Diversity, Equity and Inclusion

Why tech education nonprofit Hopeworks is expanding to Philly

After launching the new location by the end of 2022, the Camden-founded org aims to train and place about 60 young Philadelphians into high-wage tech jobs in its first year, Executive Director Dan Rhoton said.

Hopeworks' Philly location on J Street in Kensington.

(Courtesy photo)

Tech education and training nonprofit Hopeworks, which has operated in Camden for more than two decades, has a motto about its new reach into Philadelphia: It’s less a geographical expansion than an expansion of impact.

“We are focused on getting more young adults into jobs rather than getting into another ZIP code,” Executive Director Dan Rhoton told Technical.ly.

But the org is indeed branching into Philadelphia at the end of this year, with a facility mirroring the look and feel of its home base over the bridge. The office, at 3400 J St. in Kensington (or Harrowgate), is in the same hub of buildings as IF Lab, aka The Idea Factory, and is supported by a multi-year investment from GreenLight Fund Philadelphia.

GreenLight’s $600,000 investment is joined by some corporate sponsors including Comcast, JPMorgan Chase, NBA Foundation, Connelly Foundation and Dell Technologies. The opening of the new facility is about a $1.5 million task, Rhoton said, and these investors ensure the project is fully funded.

“As a longtime partner in their work in Camden, we are thrilled to support Hopeworks’ expansion to the City of Philadelphia,” said Gwyneth Gaul, AVP of strategic partnerships and philanthropy at Comcast, in a statement. “Hopeworks has a proven model based on skill development, real-world job experience, and trauma-informed care that helps to propel young adults into sustainable wage careers.”

GreenLight has a poverty alleviation-minded investment model that centers on bringing nonprofits with proven models into new communities, and operates currently in 11 cities. Rhoton said that aligns closely with the mission of Hopeworks, which aims at bringing young people in poverty into the tech sector to then earn life-sustaining wages. In Camden, Hopeworks has seen 85% of its youth participants move into jobs with salaries averaging $43,000 at the end of their training experience, plus a 12-month retention rate of nearly 90% at those jobs, according to the org.

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The nonprofit aims to offer opportunity for young people — ages 16 to 27 — who find barriers to traditional tech bootcamps, or who dropped out of high school, or were working manufacturing jobs or at an Amazon warehouse, Rhoton said. There are other organizations in the city tackling barrier to entry or pipeline issues, but Hopeworks “picks up” people who might not intersect with the tech scene and gets them started. They’ll be trained, get work experience — say, building websites for clients — and get connected with employee partners. Then if they choose, they can join bootcamps or other orgs that might lift them to a higher salary.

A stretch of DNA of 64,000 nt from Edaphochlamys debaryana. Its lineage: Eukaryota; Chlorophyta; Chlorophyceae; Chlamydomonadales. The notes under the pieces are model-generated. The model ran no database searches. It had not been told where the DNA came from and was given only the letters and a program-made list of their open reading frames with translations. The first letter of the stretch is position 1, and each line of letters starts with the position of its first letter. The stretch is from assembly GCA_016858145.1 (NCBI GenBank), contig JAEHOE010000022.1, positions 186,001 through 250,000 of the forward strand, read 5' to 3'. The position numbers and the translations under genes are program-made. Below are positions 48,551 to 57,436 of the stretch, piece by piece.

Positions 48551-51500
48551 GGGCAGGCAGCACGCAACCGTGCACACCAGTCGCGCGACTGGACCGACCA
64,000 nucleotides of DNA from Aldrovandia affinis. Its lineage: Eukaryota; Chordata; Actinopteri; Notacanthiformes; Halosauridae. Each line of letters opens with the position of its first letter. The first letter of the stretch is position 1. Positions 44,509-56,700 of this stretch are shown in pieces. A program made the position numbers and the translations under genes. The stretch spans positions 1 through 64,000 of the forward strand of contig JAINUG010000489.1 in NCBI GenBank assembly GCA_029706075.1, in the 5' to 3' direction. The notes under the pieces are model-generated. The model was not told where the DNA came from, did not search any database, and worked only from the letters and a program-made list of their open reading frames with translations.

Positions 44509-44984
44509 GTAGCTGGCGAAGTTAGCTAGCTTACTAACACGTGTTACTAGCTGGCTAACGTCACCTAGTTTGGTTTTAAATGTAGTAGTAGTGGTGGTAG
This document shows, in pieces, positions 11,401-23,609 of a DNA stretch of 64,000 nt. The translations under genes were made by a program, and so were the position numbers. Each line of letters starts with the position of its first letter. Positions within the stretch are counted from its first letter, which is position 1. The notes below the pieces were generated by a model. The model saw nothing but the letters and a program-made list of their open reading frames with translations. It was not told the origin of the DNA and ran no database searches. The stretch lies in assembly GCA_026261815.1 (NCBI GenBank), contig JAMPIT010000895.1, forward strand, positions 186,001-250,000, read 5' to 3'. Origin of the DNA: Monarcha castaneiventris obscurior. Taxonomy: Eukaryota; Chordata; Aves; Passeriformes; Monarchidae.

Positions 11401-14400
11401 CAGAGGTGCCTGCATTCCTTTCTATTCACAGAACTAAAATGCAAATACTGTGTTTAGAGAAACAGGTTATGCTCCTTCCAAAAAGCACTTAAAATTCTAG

“To properly address poverty, you have to be approximate to poverty,” Rhoton said. “It’s why we’re not in University City or Center City. We’re solving poverty and diversifying the tech scene.”

A blueprint of Hopeworks’ Philly location. (Courtesy photo)

At this new location, Hopeworks aims to train and place about 60 participants in its first year, and 100 in its second year. There have been Philadelphia residents commuting to Camden for its programming who are excited about a closer home base, the ED said. And the proximity to North Philly high schools, like Mastery Charter School, means the org can begin dual enrollment programs for high school seniors who won’t be attending college.

The building hosting the Philly location is a mixed-use campus; Hopeworks has even seen residents of the apartment building sign up for programming. The facility itself will feel familiar to anyone who’s visited the org’s Camden office, Rhoton said, with open workstations and flex meeting space.

Hopeworks is the sixth Philadelphia organization in GreenLight’s portfolio, including existing orgs Center for Employment Opportunities, Single Stop, ParentChild+, Year Up and Compass Working Capital.

“Hopeworks’ program is designed to work with young professionals who are traditionally the hardest to reach, serving as a crucial addition to Philadelphia’s tech pipeline,” GreenLight Executive Director Felicia Rinier said in a statement. “Many of Hopeworks’ participants are faced with housing instability, food insecurity, and some have not completed high school. While these factors would often make it harder to succeed in tech training programs, Hopeworks opens their doors to these individuals, offers wrap-around services and remains committed to their success, no matter what.”

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